As in the US, electronic music was the fastest-growing genre in France in 2015, although rock and pop shows still sell more tickets
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The value of the dance music industry grew 3% last year, with gen Y-ers fuelling the market for DJ events and club shows
By Jon Chapple on 24 May 2017
Electronic music conference International Music Summit (IMS) today released the 2017 edition of its annual IMS Business Report, which reveals that dance music shows are overwhelming the live music events of choice for generation Y.
The report, researched and compiled, as in 2016, by Danceonomics’ Kevin Watson, finds that while live concerts with one headliner are the biggest draw for the US general population, club shows – and, to a lesser extent, intimate concerts – are especially popular among millennials, with that age group attending 36–39% more dance events with live DJs:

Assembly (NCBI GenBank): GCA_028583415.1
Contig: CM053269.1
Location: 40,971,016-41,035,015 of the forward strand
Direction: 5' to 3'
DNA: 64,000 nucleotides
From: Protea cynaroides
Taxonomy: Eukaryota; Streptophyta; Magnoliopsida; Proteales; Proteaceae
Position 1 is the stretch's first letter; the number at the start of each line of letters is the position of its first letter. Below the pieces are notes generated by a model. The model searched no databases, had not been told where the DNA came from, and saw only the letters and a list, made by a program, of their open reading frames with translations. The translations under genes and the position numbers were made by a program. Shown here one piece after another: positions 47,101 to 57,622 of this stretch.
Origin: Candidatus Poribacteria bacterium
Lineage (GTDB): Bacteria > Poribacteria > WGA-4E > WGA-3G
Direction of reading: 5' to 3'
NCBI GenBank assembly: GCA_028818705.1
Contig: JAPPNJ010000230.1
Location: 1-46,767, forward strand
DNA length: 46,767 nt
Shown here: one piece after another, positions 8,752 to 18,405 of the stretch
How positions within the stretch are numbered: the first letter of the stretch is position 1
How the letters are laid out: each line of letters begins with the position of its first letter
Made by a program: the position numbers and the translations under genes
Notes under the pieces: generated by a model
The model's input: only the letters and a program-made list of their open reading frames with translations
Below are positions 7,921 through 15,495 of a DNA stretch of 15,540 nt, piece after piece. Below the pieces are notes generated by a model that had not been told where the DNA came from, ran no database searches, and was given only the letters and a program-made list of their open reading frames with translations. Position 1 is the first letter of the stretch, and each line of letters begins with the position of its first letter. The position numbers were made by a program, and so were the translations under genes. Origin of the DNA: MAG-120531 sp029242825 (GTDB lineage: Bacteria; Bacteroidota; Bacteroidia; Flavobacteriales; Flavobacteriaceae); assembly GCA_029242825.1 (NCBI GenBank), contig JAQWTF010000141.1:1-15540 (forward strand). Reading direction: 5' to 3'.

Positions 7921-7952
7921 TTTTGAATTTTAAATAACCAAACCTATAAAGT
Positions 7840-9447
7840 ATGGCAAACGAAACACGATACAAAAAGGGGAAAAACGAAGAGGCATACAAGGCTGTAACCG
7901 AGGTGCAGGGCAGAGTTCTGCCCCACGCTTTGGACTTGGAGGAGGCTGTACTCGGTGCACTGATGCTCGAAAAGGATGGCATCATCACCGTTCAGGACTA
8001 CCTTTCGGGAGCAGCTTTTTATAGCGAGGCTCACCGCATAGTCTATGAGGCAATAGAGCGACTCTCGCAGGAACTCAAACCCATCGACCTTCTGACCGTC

The report also spotlights the “huge growth” in electronic dance music (EDM) in Latin America; the acquisition or launch by fast-growing UK outfit Global of three dance music festivals (South West Four, Snowbombing Canada and Hideout); and the pioneering use of new technologies, including VR, live streaming and chatbots/AI, by several high-profile DJs and clubs.
As a whole, the value of the industry is up 3%, to US$7.4 billion, in what IMS calls an indicator of a “healthy and successful industry”.
But it’s not all good news: Gender diversity, says IMS, remains “a key issue” after analysis by Thump revealed that of 24 of the biggest EDM festivals in 2016, an average of just 17% of performers were female.
Better than some rock festivals, at least…
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